2014 Pre-Conference Institute
Thursday November 20th, 2014
Greg Siegle (University of Pittsburgh)
Christen Deveney (Wellesley College)
Rudi De Raedt (University of Ghent)
Sophia Vinogradov (University of California, San Francisco)
Tracy Dennis (Hunter College, CUNY)
Natasha Hansen (University of Colorado)
Jan Mohlman (William Patterson University)
Kristen Ellard (Massachusetts General Hospital)
Intervention Demos by:
Phil Enock, Kate Nooner, John Richey, Rudi DeRaedt, Jonathan Remue,
Tracy Dennis, Joseph A. Sandford, Greg Siegle
This institute will be a soup-to-nuts introduction to the emerging field of neurocognitive/translational interventions, including 1) the use of cognitive testing and biomarkers to understand individual differences in targetable mechanisms of psychological disorders, 2) the use of interventions that target neural mechanisms,which include behavioral, cognitive, neural stimulation, and neurofeedback approaches, 3) considerations involved in implementing these techniques in real-world clinical practices involving standards, affordabletechnologies, and how to evaluate evidence in light of a specific case presentation. The material will be a series of introductory talks to bring everyone up to speed on current technologies and perspectives on neurocognitive and translational interventions followed by hands-on demonstrations of actual neurocognitive interventions, time to discuss the use of neurocognitive interventions in your lab/practice with the speakers, and a closing discussion. All presenters will emphasize the manner in which multidisciplinary, translational approaches can be applied to advance clinical care. This institute will highlight, via neurocognitive interventions, ways in which clinical, treatment-oriented research and fields such as neuroscience, psychophysiology, and cognitive science, can synergistically inform one another.
Based on the content of the workshop, you will be able to:
1. Describe techniques useful for assessing individual differences in cognitive and neural mechanisms of psychological disorder.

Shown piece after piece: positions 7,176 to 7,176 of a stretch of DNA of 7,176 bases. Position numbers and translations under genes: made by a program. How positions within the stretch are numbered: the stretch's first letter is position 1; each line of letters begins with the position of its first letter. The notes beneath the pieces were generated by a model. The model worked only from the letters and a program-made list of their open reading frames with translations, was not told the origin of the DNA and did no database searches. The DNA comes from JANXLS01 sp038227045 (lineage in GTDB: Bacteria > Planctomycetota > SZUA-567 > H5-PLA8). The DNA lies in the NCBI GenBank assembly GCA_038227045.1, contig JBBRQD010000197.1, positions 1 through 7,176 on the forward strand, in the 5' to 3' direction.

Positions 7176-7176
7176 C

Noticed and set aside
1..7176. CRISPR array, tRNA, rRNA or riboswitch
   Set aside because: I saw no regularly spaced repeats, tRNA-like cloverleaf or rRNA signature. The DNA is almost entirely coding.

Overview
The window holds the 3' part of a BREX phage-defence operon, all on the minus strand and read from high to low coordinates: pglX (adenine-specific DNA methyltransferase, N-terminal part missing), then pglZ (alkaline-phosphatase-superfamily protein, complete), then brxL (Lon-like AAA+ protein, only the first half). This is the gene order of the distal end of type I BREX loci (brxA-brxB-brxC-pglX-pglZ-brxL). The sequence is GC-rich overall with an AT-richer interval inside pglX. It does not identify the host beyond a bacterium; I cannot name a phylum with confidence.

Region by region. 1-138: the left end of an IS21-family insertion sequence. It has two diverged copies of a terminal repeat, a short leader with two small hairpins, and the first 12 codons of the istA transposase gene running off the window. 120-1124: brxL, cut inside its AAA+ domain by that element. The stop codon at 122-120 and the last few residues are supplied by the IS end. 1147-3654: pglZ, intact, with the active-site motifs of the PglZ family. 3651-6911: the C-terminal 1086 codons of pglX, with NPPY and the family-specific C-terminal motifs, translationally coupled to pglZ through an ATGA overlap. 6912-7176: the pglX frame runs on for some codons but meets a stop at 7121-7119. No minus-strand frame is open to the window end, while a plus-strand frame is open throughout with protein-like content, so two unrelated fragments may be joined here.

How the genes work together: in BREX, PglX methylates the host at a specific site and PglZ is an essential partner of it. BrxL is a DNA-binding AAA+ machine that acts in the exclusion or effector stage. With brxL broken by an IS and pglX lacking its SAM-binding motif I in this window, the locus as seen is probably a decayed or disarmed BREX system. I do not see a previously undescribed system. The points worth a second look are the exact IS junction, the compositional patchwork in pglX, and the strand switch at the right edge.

2. Describe how to use information from neuroscience and neurocognitive assessments to augment case formulations.
3. Describe non-pharmacological techniques for targeting specific cognitive and neural mechanisms.
4. Explain when, whether, and how to apply neurocognitive interventions in real-world clinics.
5. Describe what would be involved in beginning to do research on novel neurocognitive interventions.
1. Bar-Haim, Y. (2010). Research review: Attention bias modification (ABM): a novel treatment for anxiety disorders. J Child Psychol Psychiatry, 51, 859-870.
2. Siegle GJ, Ghinassi F, Thase ME. (2007). Neurobehavioral therapies in the 21st century: Summary of an emerging field and an extended example of Cognitive Control Training for depression. Cognitive Therapy & Research, 31, 235-262.
3. Floel A, Cohen, LG. (2006). Translational studies in neurorehabilitation: from bench to bedside. Cogn Behav Neurol 19, 1-10
Congratulations to Angela Fang and Elissa Hamlat, Winners of the Student Scholarship Competion! Angela and Elissa both received a scholarship from the SIG to attend the pre-conference institute scheduled for November 20th, 2014. More information about the scholarship winners is posted below.
Angela Fang, Ph.D. is a Clinical and Research Fellow in Psychology (Psychiatry) at the Massachusetts General Hospital/Harvard Medical School. Angela completed her undergraduate studies in Psychology at Dartmouth College and her graduate training in Clinical Psychology at Boston University. Her clinical and research interests involve examining the neurobiological correlates of OC-spectrum and anxiety disorders, as well as the relationship between body dysmorphic disorder and social anxiety disorder. She is currently supported by the Harvard University Mind Brain Behavior Interfaculty Initiative and International Obsessive-Compulsive Disorder Foundation to conduct research examining the effect of intranasal oxytocin on social cognition in body dysmorphic disorder, and investigate oxytocin as a biomarker of social and cognitive impairments in this population.
Elissa is a 5th year doctoral student in Clinical Psychology in the Mood and Cognition Lab of Lauren Alloy at Temple University. She graduated with a degree in Cognitive Science from the University of California at Berkeley. Her career goals involve the investigation of the basic cognitive and executive factors involved in the pathogenesis of depression, and translating these approaches into the development of interventions to modify cognitive biases associated with depression. Elissa's dissertation is currently in progress and examines memory specificity training as an intervention for depression in a sample of young adults against an active control, computerized working memory training.
Photos from the 2014 Pre-Conference Institute
2014 Student Poster Competition
Eighth Annual Student Poster Competition
ABCT, November 2014
Congratulations to our 2014 Poster Competition Winners!
1st Place: Jonathan Remue, Ghent University, "The effect of a single HF-rTMS session over the left DLPFC on the physiological stress response as measured by heart rate variability"
2nd Place: Merage Ghane, Virginia Polytechnic Institute and State University, "Connectivity of visual attention and valuation networks in autism spectrum disorders: Implications for social functioning"
3rd Place (tie): Kirsten Leaberry, University of North Carolina Wilmington, "Comparing parent self-report and child cognitive task in a neurofeedback clinic for Attention-Deficit Hyperactivity Disorder"
3rd Place (tie): Clarisa Coronado, San Diego State University, "Role of errors and their detection in anxiety"